So that feels like the big challenge, at least from a technological point of view. However, in thinking about automation, it’s not just whether the task is ‘routine’ or ‘non-routine’, it's also the labour costs and what technologies are available. All these things affect the impact of technology, that’s the main thing when we're trying to anticipate what's going to happen in the job market in the next 10 to 15 years. There is a bloc of jobs with a high ‘routine’ task component and those tasks are what technologies can increasingly do.

What can Technical and Vocational Education and Training institutions do?

Broadly I think there are two strategies. We need to train people to compete with systems and machines, by training them to do the sorts of things technology cannot do - certain types of creative tasks, tasks involving, for instance, judgment, creativity, problem solving, creativity, and interpersonal skills. The other strategy is that we help people learn to build new systems and machines, so people can design and operate the technology of the future.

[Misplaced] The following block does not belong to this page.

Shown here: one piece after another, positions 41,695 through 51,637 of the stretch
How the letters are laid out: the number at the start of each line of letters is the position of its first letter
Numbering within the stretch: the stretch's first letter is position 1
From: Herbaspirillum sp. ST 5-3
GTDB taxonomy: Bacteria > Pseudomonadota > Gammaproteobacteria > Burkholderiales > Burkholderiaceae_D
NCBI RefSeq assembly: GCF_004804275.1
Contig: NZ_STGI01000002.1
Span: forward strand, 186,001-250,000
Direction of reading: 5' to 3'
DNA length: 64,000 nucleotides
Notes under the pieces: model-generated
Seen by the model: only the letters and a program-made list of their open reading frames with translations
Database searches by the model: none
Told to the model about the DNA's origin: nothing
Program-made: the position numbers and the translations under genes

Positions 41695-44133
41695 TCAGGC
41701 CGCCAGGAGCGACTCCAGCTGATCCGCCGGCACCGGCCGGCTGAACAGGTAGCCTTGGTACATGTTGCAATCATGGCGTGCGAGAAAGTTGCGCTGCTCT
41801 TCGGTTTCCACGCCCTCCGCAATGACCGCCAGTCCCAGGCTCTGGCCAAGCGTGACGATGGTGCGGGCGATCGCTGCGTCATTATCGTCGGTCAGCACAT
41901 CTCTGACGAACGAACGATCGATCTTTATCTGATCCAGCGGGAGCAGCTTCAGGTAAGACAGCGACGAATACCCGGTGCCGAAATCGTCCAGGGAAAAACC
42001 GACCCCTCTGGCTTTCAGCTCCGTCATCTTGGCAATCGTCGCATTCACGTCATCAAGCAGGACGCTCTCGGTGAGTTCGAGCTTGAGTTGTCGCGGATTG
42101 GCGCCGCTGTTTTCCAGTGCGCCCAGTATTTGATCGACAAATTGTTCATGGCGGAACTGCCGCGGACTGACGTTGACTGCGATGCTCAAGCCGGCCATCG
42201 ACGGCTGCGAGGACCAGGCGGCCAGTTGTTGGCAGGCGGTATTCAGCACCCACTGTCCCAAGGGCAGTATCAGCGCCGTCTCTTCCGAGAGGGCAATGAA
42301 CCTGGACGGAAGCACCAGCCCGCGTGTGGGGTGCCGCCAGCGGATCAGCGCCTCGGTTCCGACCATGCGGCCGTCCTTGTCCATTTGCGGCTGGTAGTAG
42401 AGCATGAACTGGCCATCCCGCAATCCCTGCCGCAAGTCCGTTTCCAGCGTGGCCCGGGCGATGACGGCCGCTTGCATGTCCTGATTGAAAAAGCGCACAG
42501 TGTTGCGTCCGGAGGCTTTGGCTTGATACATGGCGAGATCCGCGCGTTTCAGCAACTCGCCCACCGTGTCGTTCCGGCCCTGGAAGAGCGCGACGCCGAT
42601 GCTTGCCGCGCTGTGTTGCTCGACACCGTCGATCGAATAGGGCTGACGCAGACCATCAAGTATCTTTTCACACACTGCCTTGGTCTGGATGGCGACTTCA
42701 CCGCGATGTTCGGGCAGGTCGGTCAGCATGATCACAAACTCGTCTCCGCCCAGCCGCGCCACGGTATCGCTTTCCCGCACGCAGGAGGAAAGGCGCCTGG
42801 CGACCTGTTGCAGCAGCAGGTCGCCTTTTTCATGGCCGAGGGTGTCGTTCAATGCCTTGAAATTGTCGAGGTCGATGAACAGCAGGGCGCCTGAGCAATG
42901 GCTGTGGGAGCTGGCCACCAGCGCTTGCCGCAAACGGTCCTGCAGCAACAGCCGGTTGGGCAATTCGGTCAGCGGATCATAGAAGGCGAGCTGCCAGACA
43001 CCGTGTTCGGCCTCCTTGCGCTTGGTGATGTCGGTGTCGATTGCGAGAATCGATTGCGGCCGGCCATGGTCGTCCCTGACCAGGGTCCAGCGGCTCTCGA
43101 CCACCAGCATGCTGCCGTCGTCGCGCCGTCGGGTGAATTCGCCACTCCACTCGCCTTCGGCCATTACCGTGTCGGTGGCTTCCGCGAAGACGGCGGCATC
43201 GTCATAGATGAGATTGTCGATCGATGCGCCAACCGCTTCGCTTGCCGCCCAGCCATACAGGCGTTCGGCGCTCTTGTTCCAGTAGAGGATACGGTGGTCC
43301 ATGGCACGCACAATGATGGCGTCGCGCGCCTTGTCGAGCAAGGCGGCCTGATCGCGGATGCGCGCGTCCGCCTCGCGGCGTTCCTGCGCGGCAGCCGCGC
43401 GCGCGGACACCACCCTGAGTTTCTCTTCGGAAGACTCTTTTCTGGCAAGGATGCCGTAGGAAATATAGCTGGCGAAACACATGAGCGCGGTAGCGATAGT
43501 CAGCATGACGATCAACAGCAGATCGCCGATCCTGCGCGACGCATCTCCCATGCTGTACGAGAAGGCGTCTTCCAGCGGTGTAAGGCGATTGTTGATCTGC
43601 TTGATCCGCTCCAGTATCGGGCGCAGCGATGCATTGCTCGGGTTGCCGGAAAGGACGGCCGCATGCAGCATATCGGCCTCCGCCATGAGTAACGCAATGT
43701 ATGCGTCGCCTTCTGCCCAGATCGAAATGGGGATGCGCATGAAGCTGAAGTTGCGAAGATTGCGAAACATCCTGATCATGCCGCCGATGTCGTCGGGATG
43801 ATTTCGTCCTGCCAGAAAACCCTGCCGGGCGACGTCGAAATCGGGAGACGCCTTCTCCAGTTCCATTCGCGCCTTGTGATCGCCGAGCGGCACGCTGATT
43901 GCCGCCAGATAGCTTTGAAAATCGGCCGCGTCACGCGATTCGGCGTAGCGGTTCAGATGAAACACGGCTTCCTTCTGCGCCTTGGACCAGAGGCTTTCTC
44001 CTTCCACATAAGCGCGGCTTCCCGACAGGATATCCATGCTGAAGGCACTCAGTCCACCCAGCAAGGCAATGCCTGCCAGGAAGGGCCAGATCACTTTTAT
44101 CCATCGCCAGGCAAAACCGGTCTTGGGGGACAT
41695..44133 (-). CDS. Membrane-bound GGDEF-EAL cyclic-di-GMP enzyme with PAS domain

The challenge for educational systems around the world is that, in practice, we're often doing neither of these things, instead we’re training people to do ‘routine’ tasks that have depreciating value in the labour market. 

Do policy makers need to re-think how they approach development and consider technological change and its impact on the world of work?

For generations there have been paths for people to progress through the labour market. They would start in lower skilled roles, moving into middling skilled roles and then into higher skilled roles. Automation and technological change mean many middling skilled jobs that provided a stepping-stone through the labour market have or will disappear. They're simply not available, and so there are concerns about how people can cross gaps in the labour market. This can apply in regions or countries where you have skills bases you are trying to industrialize and then professionalise.